Late last year, ahead of the NDAA amendment, the Army submitted a list of more than 1,000 names of MAVNI recruits to the Board for the Correction of Military Records to extend their contracts. The board approved the list, but Luo’s name was erroneously left off, Stock said.
Luo’s Army contract expired in January, two years after he signed up. He has been frantically seeking to get it extended or renewed since then, Stock said. He asked the Army to add his name to the list, but officials said they could not amend the list. The Army told him he must apply to the corrections board on his own, which he did. But as an individual, a petition to the corrections board can take years.
He also submitted a request to the Secretary of Defense to extend his contract. He was informed that, too, could take up to a year, Stock said.
Luo applied for asylum based on concerns that he would face punishment or retribution in China for serving in the U.S. military, Stock said, noting that the Chinese government has been openly hostile to MAVNIs. “They are viewing MAVNIs as dangerous traitors because they’ve sworn alliegance to the U.S.,” she said. “He’s terrified he will go back and end up in a re-education camp or worse.”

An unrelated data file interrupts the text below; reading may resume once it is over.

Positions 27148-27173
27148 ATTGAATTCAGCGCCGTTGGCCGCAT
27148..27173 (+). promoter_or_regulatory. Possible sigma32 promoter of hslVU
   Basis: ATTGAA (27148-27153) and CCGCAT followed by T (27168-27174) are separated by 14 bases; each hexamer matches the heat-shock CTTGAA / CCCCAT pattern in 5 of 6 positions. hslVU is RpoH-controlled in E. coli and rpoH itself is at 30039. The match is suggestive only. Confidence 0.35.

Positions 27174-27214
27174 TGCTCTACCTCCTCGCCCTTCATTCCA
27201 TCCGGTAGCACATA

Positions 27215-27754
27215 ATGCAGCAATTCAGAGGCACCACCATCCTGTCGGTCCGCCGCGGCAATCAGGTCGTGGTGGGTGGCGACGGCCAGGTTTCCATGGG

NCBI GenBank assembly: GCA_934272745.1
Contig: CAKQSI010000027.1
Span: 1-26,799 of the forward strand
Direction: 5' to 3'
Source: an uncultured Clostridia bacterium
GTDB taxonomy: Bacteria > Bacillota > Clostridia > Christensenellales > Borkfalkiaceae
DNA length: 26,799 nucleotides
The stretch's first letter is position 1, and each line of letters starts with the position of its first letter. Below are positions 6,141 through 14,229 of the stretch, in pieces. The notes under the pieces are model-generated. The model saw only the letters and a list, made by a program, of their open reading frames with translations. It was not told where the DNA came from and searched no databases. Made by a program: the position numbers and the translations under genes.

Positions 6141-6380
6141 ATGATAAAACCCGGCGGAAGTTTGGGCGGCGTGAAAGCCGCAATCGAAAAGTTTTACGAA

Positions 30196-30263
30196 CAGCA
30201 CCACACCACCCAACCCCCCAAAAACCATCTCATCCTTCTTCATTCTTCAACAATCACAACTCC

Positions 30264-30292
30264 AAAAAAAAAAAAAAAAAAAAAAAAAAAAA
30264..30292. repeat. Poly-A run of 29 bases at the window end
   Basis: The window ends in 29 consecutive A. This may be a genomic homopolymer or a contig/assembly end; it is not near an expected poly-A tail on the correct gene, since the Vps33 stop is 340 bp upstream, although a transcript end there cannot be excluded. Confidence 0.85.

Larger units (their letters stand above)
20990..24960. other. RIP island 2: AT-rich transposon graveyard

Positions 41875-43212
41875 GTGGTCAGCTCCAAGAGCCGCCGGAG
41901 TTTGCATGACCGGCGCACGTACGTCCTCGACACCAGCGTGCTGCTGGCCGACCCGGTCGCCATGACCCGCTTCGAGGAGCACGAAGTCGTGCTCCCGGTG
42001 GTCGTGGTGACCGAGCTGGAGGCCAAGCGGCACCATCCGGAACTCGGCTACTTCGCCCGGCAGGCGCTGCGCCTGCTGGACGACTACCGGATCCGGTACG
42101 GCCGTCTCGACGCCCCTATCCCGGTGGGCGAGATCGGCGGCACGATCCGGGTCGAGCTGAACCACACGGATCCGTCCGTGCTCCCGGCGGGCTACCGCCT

Stock said that before deportation proceedings began, Luo had hoped to have his asylum case heard before an asylum officer within months. But deportation proceedings mean his asylum case will go before an immigration judge. The wait for that could take years, she said.
With those processes pending, Luo was summoned to the Homeland Security Investigations office in Newark on Monday for an “interview.” Leaving his wife, a Chinese citizen who is on a legal student visa in the United States, and their American child at home, he went with his lawyer to the Homeland Security Investigations office, where he was formally arrested and fingerprinted.
“You failed to maintain your status, to wit: you were granted deferred action by the U.S Citizen and Immigration Services effective May 24, 2017,” said the charge sheet issue by DHS. “That action expired on January 28, 2018. You remained in the United States beyond January 28, 2018, without authorization from the Department of Homeland Security.”
Stock said she urged authorities to hold off on processing her client based on the circumstances, but the officials refused.
Asked about the case, a spokesman for Immigration and Customs Enforcement, which includes Homeland Security Investigations, said that Luo’s legal student status in the U.S. ran out after Jan. 28, so he was arrested “for violating the terms of his admission to the U.S. as a nonimmigrant F-1 student.”
There was no immediate response about why ICE would not wait for Luo’s petitions to be considered by the Army corrections board and the secretary of defense.
Luo was released after his arrest and ordered to appear in immigration court at a later date.
Requests for comment from Homeland Security, the Army and the Defense Department were not answered in time for publication.